posted by WCityMike at 8:36 AM on September 21, 2016

So the problem I have with many of the studies mentioned is that they rely on survey self reporting, animal tests, specific conditions like NES or Nocturnal Hyperphagia or very select populations. Those that are more clinically controlled are again drawing correlations and often don't account for many important variables.

The best study linked here is the one that focuses on Pima Indians in Arizona as it actually put people in a clinical unit. But in that study people could eat whatever they wanted after 3 control days and the folks who ate at night ate much worse food during that time, so the hour of eating can't be said to be a discrete variable.

I'm not disputing that eating late is a bad idea for all manner of common sense and anecdotal reasons. Not the least of which is when I'm tired I make stupid decisions. But color me highly skeptical of most assertions of "this thing basically makes sense, let's report it on the news as a science fact"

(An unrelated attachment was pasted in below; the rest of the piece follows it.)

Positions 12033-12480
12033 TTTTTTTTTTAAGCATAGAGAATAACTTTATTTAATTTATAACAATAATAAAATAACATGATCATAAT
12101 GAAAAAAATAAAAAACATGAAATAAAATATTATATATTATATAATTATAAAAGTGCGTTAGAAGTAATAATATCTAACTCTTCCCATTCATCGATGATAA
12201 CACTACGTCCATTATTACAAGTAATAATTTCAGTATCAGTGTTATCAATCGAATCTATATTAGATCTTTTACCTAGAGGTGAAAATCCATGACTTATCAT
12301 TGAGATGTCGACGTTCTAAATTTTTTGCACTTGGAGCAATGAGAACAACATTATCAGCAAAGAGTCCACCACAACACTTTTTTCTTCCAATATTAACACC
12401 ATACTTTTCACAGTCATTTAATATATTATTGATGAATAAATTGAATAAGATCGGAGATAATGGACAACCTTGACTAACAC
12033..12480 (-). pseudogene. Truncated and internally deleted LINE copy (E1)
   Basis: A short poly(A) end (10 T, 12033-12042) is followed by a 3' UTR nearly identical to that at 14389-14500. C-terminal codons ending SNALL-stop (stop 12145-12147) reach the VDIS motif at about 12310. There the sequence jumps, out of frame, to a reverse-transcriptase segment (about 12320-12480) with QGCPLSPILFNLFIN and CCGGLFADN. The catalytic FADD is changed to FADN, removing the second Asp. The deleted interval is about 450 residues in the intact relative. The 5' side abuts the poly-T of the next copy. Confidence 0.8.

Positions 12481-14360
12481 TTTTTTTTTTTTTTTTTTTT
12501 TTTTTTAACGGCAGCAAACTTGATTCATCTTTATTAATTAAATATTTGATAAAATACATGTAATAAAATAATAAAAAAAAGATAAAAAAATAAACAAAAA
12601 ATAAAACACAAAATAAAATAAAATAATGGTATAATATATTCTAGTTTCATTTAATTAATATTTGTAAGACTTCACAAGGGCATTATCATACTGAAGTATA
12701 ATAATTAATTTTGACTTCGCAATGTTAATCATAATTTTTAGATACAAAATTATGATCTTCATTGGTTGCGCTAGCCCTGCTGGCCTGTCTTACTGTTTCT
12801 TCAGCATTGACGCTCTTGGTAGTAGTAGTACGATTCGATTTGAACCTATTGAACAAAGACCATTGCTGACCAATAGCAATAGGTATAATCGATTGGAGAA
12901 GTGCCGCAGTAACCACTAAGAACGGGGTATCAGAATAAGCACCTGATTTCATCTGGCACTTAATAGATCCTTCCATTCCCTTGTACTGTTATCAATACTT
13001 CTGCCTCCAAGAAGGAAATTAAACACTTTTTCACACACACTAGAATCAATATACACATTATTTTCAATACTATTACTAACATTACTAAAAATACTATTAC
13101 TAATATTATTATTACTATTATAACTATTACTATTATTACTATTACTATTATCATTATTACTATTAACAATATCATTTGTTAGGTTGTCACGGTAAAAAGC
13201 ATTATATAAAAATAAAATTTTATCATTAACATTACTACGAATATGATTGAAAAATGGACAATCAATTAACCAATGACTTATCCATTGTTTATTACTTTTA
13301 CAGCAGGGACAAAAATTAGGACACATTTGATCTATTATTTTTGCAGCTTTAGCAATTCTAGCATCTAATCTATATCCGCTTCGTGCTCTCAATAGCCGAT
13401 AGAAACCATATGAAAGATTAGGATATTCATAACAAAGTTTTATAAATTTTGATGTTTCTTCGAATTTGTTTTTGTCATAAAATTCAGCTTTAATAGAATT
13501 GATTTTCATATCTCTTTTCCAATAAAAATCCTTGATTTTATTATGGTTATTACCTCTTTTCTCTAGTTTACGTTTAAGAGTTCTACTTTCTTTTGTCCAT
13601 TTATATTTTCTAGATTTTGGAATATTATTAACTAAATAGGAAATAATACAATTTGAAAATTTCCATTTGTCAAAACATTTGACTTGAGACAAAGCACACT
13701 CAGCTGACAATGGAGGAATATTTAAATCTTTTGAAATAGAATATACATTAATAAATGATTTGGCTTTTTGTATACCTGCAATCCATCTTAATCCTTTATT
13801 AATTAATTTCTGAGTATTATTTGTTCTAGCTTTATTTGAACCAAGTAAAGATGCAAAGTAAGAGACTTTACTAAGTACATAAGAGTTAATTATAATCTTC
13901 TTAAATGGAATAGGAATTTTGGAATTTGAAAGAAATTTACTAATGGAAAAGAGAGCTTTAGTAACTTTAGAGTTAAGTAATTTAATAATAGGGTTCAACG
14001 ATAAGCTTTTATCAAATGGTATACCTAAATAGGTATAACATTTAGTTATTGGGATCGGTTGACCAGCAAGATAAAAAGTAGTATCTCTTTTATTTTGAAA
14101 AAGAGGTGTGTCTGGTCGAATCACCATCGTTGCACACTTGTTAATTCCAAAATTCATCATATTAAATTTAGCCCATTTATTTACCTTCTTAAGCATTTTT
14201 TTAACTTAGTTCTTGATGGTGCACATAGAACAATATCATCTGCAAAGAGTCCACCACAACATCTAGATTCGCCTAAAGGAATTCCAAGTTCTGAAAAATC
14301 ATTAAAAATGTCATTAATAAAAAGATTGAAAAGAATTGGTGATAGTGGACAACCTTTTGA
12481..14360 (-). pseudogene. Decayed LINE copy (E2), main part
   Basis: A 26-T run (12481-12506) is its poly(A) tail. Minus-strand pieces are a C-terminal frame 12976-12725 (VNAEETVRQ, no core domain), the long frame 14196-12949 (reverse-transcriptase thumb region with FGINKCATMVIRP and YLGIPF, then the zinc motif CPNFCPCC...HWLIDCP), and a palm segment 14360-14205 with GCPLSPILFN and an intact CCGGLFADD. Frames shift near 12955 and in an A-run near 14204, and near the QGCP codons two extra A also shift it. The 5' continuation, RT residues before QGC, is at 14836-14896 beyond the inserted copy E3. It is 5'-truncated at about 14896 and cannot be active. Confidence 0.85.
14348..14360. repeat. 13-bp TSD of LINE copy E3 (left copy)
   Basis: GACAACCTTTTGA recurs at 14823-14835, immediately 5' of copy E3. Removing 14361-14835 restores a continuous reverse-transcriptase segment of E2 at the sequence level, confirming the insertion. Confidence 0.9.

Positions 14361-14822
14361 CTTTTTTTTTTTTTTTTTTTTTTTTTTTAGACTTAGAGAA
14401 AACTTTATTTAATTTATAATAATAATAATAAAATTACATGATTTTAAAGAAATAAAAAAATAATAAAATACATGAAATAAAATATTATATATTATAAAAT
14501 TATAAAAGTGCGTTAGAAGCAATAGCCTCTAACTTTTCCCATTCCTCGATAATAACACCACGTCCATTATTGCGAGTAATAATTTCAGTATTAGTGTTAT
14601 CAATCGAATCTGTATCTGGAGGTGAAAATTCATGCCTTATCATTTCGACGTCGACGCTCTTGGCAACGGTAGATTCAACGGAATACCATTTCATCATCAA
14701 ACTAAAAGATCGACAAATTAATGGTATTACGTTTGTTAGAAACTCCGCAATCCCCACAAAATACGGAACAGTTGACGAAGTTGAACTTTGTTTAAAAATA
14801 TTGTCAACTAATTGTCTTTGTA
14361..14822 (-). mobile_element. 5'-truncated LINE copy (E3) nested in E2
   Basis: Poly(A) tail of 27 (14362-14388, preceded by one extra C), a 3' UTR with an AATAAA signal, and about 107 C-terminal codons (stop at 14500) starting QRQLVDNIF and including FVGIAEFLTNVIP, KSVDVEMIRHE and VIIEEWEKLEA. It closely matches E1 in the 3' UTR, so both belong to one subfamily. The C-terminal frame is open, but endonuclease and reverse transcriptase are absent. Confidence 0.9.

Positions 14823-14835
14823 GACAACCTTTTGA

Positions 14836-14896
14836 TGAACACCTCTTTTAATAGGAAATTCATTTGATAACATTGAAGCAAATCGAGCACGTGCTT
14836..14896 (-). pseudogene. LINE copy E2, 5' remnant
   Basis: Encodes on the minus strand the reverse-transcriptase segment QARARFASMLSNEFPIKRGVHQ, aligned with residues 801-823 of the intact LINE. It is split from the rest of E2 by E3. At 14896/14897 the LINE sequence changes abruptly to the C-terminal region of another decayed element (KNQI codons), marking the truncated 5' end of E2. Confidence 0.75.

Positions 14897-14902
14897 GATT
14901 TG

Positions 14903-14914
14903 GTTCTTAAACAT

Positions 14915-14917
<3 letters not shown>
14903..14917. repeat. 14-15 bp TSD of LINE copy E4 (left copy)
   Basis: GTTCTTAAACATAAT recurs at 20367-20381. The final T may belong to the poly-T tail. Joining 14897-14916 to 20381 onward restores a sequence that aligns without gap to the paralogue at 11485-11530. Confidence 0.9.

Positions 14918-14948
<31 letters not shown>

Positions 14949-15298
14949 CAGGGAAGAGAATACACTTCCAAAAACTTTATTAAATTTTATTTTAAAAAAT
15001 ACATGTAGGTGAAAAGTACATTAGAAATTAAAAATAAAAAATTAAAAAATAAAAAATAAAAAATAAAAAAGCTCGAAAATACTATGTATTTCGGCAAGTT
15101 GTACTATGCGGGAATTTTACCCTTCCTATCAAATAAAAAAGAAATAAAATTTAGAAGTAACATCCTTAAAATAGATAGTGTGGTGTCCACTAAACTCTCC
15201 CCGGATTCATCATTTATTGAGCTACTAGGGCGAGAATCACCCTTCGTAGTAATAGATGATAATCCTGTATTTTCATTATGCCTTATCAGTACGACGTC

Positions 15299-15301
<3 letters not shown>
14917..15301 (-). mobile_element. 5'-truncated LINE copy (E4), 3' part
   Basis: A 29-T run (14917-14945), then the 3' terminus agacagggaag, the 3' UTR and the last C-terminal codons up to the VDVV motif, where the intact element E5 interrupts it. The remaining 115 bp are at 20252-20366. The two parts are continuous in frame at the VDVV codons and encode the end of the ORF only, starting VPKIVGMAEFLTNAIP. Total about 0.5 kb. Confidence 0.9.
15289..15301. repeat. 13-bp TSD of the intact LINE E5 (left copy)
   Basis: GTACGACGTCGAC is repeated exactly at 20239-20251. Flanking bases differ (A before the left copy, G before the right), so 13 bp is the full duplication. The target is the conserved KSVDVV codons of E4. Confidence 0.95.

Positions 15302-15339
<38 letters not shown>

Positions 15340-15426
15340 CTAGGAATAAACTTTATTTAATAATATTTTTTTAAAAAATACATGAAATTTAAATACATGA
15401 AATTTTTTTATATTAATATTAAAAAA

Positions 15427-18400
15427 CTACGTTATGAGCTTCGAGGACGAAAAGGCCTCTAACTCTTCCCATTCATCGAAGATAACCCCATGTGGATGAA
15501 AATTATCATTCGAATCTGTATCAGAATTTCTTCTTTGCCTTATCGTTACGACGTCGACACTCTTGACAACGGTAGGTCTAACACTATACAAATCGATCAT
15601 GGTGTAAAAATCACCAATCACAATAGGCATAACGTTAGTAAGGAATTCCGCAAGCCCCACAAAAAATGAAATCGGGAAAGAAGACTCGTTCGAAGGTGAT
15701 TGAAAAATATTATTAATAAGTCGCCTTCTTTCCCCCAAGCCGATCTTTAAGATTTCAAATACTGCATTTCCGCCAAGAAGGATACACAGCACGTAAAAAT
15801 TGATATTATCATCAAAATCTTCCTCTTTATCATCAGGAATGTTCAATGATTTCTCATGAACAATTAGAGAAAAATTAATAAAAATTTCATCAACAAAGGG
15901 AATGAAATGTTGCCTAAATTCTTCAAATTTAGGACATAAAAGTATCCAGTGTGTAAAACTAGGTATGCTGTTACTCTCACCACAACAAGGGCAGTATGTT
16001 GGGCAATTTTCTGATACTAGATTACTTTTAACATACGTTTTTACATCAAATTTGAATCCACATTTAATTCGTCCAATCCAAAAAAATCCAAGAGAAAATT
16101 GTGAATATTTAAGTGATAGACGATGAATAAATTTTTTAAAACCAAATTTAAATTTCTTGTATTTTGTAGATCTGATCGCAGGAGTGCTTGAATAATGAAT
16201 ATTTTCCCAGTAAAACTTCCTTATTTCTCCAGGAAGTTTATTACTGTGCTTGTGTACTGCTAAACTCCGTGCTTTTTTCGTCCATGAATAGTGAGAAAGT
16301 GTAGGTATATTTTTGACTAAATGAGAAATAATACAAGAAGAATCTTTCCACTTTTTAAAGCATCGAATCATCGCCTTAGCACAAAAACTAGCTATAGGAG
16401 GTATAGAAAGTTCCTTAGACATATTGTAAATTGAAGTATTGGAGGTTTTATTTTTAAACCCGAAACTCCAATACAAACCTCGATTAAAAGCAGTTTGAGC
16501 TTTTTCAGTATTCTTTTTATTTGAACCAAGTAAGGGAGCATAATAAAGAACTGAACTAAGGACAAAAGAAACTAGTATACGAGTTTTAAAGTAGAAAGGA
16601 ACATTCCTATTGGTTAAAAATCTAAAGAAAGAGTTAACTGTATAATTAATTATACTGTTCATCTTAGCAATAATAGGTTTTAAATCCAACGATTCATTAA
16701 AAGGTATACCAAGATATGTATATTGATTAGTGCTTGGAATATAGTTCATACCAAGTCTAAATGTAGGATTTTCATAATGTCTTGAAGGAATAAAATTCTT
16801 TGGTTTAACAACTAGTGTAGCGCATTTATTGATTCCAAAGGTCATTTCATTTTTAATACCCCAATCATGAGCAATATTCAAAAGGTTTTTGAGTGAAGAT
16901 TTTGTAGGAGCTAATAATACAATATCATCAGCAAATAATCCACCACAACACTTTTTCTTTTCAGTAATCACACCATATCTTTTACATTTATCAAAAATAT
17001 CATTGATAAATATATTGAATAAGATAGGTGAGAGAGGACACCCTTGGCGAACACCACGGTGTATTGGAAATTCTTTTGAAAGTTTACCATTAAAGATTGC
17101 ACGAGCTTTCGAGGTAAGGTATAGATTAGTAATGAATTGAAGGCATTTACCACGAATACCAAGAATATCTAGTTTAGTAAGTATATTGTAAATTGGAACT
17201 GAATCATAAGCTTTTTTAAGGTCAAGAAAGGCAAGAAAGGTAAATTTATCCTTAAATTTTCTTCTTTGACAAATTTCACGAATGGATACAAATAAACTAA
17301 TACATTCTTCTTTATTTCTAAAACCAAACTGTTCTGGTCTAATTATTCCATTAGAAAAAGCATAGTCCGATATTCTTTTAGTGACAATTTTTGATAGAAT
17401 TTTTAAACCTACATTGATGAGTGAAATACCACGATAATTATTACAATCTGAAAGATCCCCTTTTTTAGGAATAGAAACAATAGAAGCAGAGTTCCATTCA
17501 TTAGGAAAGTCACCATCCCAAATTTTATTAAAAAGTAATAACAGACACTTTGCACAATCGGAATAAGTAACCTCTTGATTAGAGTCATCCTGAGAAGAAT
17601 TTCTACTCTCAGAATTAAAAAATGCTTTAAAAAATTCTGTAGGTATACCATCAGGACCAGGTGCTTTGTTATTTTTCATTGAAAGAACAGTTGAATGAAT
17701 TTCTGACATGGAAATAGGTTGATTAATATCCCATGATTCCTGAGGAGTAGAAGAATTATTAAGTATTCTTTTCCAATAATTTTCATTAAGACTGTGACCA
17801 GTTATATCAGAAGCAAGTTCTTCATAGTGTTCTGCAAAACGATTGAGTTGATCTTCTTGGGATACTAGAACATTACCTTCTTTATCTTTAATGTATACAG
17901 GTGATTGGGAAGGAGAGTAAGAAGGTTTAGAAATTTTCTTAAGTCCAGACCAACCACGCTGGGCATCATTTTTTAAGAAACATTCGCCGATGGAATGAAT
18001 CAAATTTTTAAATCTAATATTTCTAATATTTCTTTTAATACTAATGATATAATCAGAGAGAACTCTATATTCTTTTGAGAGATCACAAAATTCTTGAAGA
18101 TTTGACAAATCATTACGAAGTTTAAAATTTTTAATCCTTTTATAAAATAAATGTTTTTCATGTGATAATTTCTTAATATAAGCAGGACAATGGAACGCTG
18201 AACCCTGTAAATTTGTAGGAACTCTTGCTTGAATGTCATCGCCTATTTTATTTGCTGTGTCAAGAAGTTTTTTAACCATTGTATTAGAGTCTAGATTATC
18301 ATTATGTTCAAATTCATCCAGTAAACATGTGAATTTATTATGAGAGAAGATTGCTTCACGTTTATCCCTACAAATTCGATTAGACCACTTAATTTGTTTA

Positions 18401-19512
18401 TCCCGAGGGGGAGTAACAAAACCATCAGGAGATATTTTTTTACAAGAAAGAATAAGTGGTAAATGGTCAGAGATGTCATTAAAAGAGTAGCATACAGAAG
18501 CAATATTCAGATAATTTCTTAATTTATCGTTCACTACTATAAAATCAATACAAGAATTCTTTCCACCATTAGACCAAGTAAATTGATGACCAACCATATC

posted by French Fry at 9:45 AM on September 21, 2016 [3 favorites]

A few other relevant and freely accessible research articles for anyone interested in the topic as discussed in the scientific literature, rather than fora and newpapers:

"Timing of food intake and obesity: A novel association"

"Meal frequency and timing in health and disease"

"Nutrients, Clock Genes, and Chrononutrition"

"Chronobiology and Obesity: Interactions between Circadian Rhythms and Energy Regulation"
posted by SaltySalticid at 10:12 AM on September 21, 2016 [1 favorite]

It may be less of a question of eating at night as opposed to non-time-restricted eating: Time-Restricted Eating without Reducing Caloric Intake Prevents Metabolic Diseases in Mice Fed a High-Fat Diet. So the problem might be not that you're eating at night, rather that you're eating all day. If you ate your first meal at noon, then eating at ten p.m. might be fine.

To me, this makes more sense than the "calories just get stored when you sleep right after!" model, which seems like a just-so story.
posted by praemunire at 10:59 AM on September 21, 2016 [2 favorites]